|El Nashaar, Hossien|
Submitted to: Biomass and Bioenergy
Publication Type: Peer Reviewed Journal
Publication Acceptance Date: 8/4/2006
Publication Date: 10/18/2006
Citation: Boateng, A.A., Banowetz, G.M., Steiner, J.J., Barton, T.F., Taylor, D.G., Hicks, K.B., El Nashaar, H., Sethi, V.K. 2007. Gasification of kentucky bluegrass (poa pratensis i.) straw in a farm-scale reactor. Biomass and Bioenergy, 31:153-161. Interpretive Summary: Grass seed production is a large agro-industry in certain parts of the country e.g., in the Pacific Northwest. The residual straw poses a disposal problem due to lack of local markets, high cost of transportation to long distance locations and restrictions on open-heap burning. The need to use the straw for supplemental energy at the farm is becoming increasingly attractive given the current high prices of imported petroleum. One proposed conversion technology is to produce an energy carrier such as synthetic gas by "thermal gasification" (heating the straw in a special vessel to convert part of it into a combustible gas) of the straw which can then be used to generate electricity or necessary heat. However, the existing gasification technologies have, in the past, been plagued with "slagging" (ash accumulation) problems. To successfully convert straw into energy there is the need to explore new technologies. We constructed and tested a new gasifier that has the potential to overcome some of these technological problems and which can be scaled for on-farm use and thereby address the transportation cost. Our tests demonstrated “proof of concept” in that the gasifier produced synthesis gas from Kentucky bluegrass straw without any slagging. Although further refinements of the unit are required to increase synthesis gas yield, we conclude that modest design changes will enable the construction of a unit suitable for on-farm energy production from straw.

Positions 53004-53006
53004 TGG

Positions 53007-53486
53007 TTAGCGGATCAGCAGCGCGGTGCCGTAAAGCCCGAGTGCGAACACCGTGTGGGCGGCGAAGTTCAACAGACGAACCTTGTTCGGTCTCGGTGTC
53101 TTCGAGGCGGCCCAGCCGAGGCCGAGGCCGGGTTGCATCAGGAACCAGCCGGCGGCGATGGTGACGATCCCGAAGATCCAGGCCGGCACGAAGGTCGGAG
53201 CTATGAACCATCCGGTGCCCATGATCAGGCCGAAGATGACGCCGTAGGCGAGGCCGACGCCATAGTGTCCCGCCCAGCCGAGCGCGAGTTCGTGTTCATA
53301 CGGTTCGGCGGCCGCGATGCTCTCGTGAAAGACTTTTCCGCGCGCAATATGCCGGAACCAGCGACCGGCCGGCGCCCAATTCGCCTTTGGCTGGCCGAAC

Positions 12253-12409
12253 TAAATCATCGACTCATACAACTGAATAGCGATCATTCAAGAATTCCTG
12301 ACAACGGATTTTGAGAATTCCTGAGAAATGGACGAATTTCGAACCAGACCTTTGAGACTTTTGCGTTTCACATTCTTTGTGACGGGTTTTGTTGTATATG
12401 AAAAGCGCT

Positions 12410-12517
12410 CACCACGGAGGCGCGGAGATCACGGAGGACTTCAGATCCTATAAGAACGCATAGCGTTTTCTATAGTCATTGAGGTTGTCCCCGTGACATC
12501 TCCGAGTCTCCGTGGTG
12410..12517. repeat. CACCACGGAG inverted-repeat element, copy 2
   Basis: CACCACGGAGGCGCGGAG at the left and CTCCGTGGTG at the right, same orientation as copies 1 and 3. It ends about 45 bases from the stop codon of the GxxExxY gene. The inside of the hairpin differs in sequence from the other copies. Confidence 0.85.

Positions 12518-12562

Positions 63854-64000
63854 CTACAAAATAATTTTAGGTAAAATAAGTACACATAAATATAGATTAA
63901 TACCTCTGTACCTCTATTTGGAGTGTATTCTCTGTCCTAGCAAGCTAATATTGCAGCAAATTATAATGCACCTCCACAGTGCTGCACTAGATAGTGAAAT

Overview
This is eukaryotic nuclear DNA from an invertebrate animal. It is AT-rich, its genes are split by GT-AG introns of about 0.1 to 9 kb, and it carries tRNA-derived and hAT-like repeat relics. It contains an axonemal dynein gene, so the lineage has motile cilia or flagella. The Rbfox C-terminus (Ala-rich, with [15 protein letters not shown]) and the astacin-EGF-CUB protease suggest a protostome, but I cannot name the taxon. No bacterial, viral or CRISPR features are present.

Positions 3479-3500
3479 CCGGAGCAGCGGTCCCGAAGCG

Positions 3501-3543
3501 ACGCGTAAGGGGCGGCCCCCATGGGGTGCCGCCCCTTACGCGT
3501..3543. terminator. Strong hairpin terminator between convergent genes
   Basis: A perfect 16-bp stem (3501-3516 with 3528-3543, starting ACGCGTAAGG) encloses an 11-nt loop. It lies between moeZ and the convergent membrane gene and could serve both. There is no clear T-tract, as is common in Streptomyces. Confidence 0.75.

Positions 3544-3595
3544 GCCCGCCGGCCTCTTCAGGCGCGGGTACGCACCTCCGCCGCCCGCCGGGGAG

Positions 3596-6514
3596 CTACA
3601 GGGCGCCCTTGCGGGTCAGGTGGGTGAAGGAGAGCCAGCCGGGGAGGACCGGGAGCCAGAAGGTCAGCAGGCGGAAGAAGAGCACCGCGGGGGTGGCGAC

Technical Abstract: A novel gasification reactor was designed for conversion of agricultural grass straw biomass to synthesis gas. Previous efforts utilizing conventional downdraft and updraft gasifiers faced challenges that demanded newly designed technologies. Our design goal was to overcome synthetic gas yield and thermal stability problems at a scale suitable for on-farm use at a cost similar to that of a tractor or a combine harvester. The newly developed reactor operates in a dual mode process whereby straw gasification, an endothermic reaction, takes place in an annulus of an outer tube and an inner (draft) tube. Char remaining after the gasification plus supplemental fuel are oxidized with air (combustion) within the draft tube to generate the energy needed for the endothermic gasification in the outer tube. Heat is transferred from the inner tube to the annular gasification section with the aid of steel balls that are pneumatically conveyed by the combustion products. Our trials established that the two-mode process operation could be successfully carried out, produce synthesis gas and prevent breaching problems. Sustained tests indicated consistent reactor stability at gasification temperatures up to 650 degree C which enabled successful gasification of Kentucky bluegrass straw by heat from the inner tube produced by combustion at equivalence ratios in the 0.22-0.61 range without slagging of the residual char. On the gasification side, carbon conversion ranged from 35.4 - 44.8%. Energy recovery, estimated as the ratio of the heat of combustion of the gas to that of the dry-ash-free feedstock, ranged between 14.7% and 30.92%. The estimated heating value for the synthesis gas produced during trials ranged from 1.27 to 2.85 MJ m-3. Although these conversion parameters are low, they indicate a proof of the design concept. They can be improved with little modification including increasing the residence time in the draft tube, along with a complete isolation of the combustion and the gasification products. More tests are required to evaluate the economic feasibility of the farm-scale unit.